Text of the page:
What does money laundering have to do with conveyancers?

What is Anti-Money Laundering & Counter Terrorism Financing?

When you hear the phrase ‘money laundering’, your thoughts might drift to popular TV shows like Narcos, Breaking Bad or Ozark. This criminal practice has been a key part of some of the most successful pop culture movies and TV shows in recent years. But these shows are a far cry from conveyancing and the property industry in Australia. Despite this, discussions about money laundering in conveyancing forums are increasingly relevant.

According to the Australian Institute of Criminology, it is estimated that serious and organised crime cost the Australian community up to $60.1 billion in 2020-21. Anti-Money Laundering (AML) and Counter Terrorism Financing (CTF) are essential measures designed to combat these kinds of financial crimes. AML & CTF initiatives help safeguard the integrity of our financial system by preventing criminals from legitimising illegal earnings or funding harmful activities. 

OK, so who is AUSTRAC, and how are they involved?

In Australia, the regulatory framework for AML & CTF is coordinated by AUSTRAC (a.k.a. the Australian Transaction Reports and Analysis Centre). AUSTRAC oversees compliance, ensuring that financial activities remain above board. Essentially, they’re Australia’s financial intelligence unit, and they are mandated to prevent money laundering, terrorism financing, and other such financial crimes. AUSTRAC plays a pivotal role in collecting financial intelligence and sharing its findings with law enforcement like the Australian Federal Police (AFP) and other entities, helping to uncover criminal operations. 

Operation Avarus-Midas: A Case Study

In 2023, AUSTRAC was instrumental in Operation Avarus-Midas, which led to the identification and arrest of nine members of a criminal syndicate in NSW. From 2017 to 2022, the group laundered over $150 million through property, cash, and luxury items.

As a result of the AFP investigation, orders were subsequently issued under the Proceeds of Crime Act 2002 (Cth) in relation to more than 20 properties in Sydney. These included multiple commercial buildings, two high-value houses in Sydney’s eastern suburbs and a 360-hectare tract of land near the site of Sydney’s second international airport worth $47 million. This case illustrates how criminal enterprises exploit legal financial and property systems to mask their operations.

So, how does this impact Australian property conveyancers?

The Australian Government is currently reviewing its AML/CTF legislation with plans to extend its reach to ‘Tranche 2’ services. Tranche 2 services are certain high-risk professions that the Attorney General has identified as part of the reforms and include professionals like lawyers, conveyancers, accountants and real estate agents. Historically, these professions have been outside the scope of the most stringent AML/CTF requirements. The proposed changes aim to bring these professions under the AML/CTF regulatory umbrella, making it much more difficult for criminals to misuse assets, such as real estate, for laundering illicit gains.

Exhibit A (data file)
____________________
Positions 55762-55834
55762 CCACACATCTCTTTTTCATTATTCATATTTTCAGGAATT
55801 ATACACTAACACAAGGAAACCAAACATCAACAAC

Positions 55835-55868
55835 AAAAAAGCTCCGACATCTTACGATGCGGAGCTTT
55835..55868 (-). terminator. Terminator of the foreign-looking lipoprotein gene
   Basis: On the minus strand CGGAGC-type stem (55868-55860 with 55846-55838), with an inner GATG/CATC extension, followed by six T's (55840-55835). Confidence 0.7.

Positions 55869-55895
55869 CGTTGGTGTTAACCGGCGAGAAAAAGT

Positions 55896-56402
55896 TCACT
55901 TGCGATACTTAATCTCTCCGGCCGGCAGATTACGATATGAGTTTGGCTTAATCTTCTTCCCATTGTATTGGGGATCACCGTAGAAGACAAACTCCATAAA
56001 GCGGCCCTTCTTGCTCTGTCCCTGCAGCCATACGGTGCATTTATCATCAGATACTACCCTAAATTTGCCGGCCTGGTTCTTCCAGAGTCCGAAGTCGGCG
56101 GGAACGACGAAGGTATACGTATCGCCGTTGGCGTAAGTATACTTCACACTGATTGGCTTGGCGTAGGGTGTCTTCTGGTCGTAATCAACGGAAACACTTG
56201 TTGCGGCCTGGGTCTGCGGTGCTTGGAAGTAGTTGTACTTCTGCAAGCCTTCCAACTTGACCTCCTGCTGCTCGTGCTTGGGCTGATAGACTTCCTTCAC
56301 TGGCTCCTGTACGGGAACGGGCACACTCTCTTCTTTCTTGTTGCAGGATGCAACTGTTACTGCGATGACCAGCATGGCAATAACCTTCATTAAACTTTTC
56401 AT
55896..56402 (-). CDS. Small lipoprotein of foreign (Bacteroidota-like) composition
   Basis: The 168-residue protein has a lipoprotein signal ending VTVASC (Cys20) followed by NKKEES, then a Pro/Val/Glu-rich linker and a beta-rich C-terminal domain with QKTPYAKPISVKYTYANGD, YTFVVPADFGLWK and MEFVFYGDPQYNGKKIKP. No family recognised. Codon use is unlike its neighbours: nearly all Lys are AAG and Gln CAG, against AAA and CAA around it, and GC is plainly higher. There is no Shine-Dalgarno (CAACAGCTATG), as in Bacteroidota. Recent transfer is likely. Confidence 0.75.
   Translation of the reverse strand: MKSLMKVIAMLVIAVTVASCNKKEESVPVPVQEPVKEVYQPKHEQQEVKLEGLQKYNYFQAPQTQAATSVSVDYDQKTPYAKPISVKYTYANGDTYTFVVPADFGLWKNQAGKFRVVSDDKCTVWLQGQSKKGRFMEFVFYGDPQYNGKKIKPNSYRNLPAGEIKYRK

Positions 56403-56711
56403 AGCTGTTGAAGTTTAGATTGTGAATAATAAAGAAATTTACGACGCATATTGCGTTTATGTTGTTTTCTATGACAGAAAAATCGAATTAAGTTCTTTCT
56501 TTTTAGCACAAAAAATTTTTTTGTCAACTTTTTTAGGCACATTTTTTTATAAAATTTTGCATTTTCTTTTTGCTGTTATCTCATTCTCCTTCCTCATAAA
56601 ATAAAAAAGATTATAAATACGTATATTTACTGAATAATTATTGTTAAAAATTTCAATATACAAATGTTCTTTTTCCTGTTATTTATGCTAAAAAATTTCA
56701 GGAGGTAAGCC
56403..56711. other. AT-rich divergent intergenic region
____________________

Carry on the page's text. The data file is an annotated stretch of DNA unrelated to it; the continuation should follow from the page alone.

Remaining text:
For conveyancers, these legislative changes mean more than just additional paperwork. Specific compliance measures outlined in the second stage consultation Paper 2, require conveyancing practitioners to enact specific compliance measures:

  1. Enrollment with AUSTRAC: Under the proposed reforms, conveyancers would be a reporting entity and thus required to register with AUSTRAC.
  2. AML/CTF Programs: It is proposed that they develop and maintain an AML/CTF program tailored to their operations. This would involve assessing and mitigating risks associated with their clients and services.
  3. Due Diligence: Customer due diligence would be a key component of the reforms, requiring conveyancers to both initially assess the legitimacy of their clients and the sources of their funds, as well as throughout their business relationship.
  4. Reporting: Certain transactions and activities would be required to be reported to AUSTRAC via your online account.

During the earlier consultation phase, feedback from various industry bodies suggested that some or all of these measures may be unduly onerous on the conveyancing community, which is comprised largely of small businesses. In the second consultation phase, the Attorney General outlined broader reforms to simplify the proposed regime, including introducing  a ‘business group’ concept, where groups of related entities could choose to manage their common risks and compliance obligations.

It is important to note that these reforms are still in the consultation phase. Stage 2 consultation closed on 13 June 2024, and it is anticipated that regulations will not be updated until at least 2025.

What happens next? 

As we approach the implementation of the Tranche 2 reforms (however they end up looking), conveyancers and real estate professionals have the opportunity to prepare for a shift in how they manage their responsibilities. It is crucial that industry takes the lead in embedding best practices into their business and aligning themselves with partners who will support them and equip them with the tools to ensure compliance with minimal impact on their business and team. 

Scantek is closely monitoring the developments of this latest consultation phase and is committed to supporting our clients in making the transition to the new regulations as smooth and seamless as possible.

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